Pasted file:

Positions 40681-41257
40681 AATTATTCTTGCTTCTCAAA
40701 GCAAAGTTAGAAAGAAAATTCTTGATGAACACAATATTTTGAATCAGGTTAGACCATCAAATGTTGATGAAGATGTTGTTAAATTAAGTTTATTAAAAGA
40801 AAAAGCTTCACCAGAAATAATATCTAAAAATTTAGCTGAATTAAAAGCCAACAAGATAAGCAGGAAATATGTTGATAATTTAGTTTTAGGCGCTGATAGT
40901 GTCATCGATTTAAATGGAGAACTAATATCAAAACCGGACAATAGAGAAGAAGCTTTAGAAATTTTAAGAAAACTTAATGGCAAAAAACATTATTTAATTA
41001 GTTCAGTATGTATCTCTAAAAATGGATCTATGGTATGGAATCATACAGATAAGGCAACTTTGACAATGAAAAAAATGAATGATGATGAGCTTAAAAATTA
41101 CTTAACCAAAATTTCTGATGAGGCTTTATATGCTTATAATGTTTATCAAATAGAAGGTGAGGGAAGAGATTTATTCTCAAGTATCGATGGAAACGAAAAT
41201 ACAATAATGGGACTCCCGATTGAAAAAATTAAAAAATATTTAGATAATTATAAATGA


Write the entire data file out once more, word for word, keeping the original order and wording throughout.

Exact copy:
Positions 40681-41257
40681 AATTATTCTTGCTTCTCAAA
40701 GCAAAGTTAGAAAGAAAATTCTTGATGAACACAATATTTTGAATCAGGTTAGACCATCAAATGTTGATGAAGATGTTGTTAAATTAAGTTTATTAAAAGA
40801 AAAAGCTTCACCAGAAATAATATCTAAAAATTTAGCTGAATTAAAAGCCAACAAGATAAGCAGGAAATATGTTGATAATTTAGTTTTAGGCGCTGATAGT
40901 GTCATCGATTTAAATGGAGAACTAATATCAAAACCGGACAATAGAGAAGAAGCTTTAGAAATTTTAAGAAAACTTAATGGCAAAAAACATTATTTAATTA
41001 GTTCAGTATGTATCTCTAAAAATGGATCTATGGTATGGAATCATACAGATAAGGCAACTTTGACAATGAAAAAAATGAATGATGATGAGCTTAAAAATTA
41101 CTTAACCAAAATTTCTGATGAGGCTTTATATGCTTATAATGTTTATCAAATAGAAGGTGAGGGAAGAGATTTATTCTCAAGTATCGATGGAAACGAAAAT
41201 ACAATAATGGGACTCCCGATTGAAAAAATTAAAAAATATTTAGATAATTATAAATGA